When I retired I decided to try to locate information on my family. Since I didn't know anything about genealogy I thought taking a class would be a good idea. Gadsden State Community College had a continuing education program and genealogy was a choice. For six weeks we were taught where to look and what kind of records to watch for. The last week of class we made two field trips.
The first to the Georgia Archives believe me, that was a disaster. There was so much to see I did very little more than just look at the choices for research (my future trips were much better). The second field trip was to the Alabama State Archives, this time I was ready or so I thought. I had names, birth dates, death dates, pencils, notepads and change for the copier. I spent most of the day looking for that "Jones" ancestor who left with aliens after hiding his family from the census taker for 10 - 20 years. After deciding that was hopeless, I decided to look for my grandmother's family. I should have been checking this family the entire time since there aren't many PA records in Etowah County, AL. But remember I was new to genealogy. So finally I started to look for my Gerber ancestors. I quickly found my great grandfather in the 1870 census of York, PA. Then church records revealed his baptism and that of his brothers. I found a marriage record in Hamilton County, TN, now I know the maiden name of my great grandmother, Rosa Lee Rodgers. The 1900 census of Jefferson County, AL finds the family in a mining camp in Bessemer, AL with their young children. The oldest child is a son Jasper Gerber, age 10. In 1910 the family has grown by two children, but there is no record of Jasper Gerber. Just as we were about to leave the Archives, someone asked if I had looked at the book they had and that there was a Jasper Gerber in it. That book was an index of loose records for Jefferson County, AL and there was an estate record shown for Jasper Gerber and an LDS film number where the record could be found. I copied all of the information and knew I wanted to order the film. At that time you had to make an appointment to use the local family history center. I tried but without being able to contact anyone, I put that piece of paper in my Gerber notebook.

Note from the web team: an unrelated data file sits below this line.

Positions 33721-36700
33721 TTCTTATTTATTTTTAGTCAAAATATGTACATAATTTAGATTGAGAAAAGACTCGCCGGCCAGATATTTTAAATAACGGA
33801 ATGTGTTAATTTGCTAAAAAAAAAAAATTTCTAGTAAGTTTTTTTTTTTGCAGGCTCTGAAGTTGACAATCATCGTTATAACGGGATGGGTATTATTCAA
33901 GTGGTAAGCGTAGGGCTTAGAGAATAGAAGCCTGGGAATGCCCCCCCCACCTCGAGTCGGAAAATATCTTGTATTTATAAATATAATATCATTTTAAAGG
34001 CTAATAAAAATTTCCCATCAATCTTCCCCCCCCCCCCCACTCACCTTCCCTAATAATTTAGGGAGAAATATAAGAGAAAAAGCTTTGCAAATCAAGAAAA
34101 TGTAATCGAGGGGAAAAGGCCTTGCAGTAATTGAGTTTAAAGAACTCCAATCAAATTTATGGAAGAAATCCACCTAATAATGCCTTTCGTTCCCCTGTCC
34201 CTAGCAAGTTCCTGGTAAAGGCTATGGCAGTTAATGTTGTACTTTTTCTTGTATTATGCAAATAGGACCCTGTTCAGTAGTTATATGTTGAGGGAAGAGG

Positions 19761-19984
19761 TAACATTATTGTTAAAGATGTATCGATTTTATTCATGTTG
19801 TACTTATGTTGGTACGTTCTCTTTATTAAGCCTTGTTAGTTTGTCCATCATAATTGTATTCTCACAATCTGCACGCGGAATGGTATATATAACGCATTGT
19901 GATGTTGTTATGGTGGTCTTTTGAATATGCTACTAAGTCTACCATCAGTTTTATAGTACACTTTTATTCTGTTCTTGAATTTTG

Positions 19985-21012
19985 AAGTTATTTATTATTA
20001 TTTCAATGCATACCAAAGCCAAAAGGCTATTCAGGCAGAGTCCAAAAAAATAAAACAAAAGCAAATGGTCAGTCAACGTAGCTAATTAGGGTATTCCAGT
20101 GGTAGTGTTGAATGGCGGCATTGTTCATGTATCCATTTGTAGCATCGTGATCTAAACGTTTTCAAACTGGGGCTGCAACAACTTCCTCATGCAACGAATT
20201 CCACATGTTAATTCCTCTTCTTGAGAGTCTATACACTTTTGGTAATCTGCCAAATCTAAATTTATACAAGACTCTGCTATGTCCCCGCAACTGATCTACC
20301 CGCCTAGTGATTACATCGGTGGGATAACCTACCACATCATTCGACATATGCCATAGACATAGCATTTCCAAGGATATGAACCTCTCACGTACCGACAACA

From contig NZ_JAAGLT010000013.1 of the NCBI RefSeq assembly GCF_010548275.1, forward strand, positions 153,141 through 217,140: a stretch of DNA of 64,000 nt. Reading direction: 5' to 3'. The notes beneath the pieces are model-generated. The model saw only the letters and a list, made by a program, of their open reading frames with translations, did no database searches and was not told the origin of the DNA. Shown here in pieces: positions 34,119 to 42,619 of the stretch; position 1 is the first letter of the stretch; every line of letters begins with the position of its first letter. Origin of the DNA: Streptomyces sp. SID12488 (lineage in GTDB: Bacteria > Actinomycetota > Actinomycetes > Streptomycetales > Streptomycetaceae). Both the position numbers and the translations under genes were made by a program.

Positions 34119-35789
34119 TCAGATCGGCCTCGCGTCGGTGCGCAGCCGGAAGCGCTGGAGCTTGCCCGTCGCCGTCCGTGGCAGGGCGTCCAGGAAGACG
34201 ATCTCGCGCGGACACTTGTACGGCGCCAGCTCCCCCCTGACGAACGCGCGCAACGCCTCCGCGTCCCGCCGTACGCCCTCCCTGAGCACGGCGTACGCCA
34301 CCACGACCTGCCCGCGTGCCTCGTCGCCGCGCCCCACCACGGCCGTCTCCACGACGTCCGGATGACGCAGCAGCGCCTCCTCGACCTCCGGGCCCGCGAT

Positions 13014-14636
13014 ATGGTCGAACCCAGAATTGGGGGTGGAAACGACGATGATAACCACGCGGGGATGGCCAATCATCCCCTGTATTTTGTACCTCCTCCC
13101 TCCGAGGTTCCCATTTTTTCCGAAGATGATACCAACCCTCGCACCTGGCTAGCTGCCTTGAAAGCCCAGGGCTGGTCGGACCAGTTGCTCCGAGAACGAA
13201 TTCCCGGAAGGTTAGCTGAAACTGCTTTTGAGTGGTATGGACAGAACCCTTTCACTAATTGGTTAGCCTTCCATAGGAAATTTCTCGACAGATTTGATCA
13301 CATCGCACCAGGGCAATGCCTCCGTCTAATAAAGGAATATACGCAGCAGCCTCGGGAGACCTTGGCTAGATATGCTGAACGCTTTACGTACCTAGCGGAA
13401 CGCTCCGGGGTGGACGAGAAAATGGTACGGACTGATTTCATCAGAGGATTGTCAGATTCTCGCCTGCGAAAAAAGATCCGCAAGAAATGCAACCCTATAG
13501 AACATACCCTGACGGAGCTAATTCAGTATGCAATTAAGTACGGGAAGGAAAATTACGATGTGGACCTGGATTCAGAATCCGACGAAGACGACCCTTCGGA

Now more than 10 years later, Nichols Memorial Library recently became an affiliate library for Family Search. The first film I ordered was the Jefferson County, AL loose records, 1901-1903. After what seemed like forever we received the film and I found out that Jasper Gerber had died. The estate record involved an insurance payment from Birmingham Mining Company to his parents due to the death of Jasper Gerber, a child under age 14. While I have one answer, it leads to many more questions concerning his death. This does show that we should always follow through on any small clue and most of all keep those little research notes, you never know what they might lead you to find.
I'm sure becoming an affiliate library was a good thing for Nichols Library and our researchers. I'm glad I was patient and kept that little note, now as Paul Harvey would say I need to find "the rest of the story",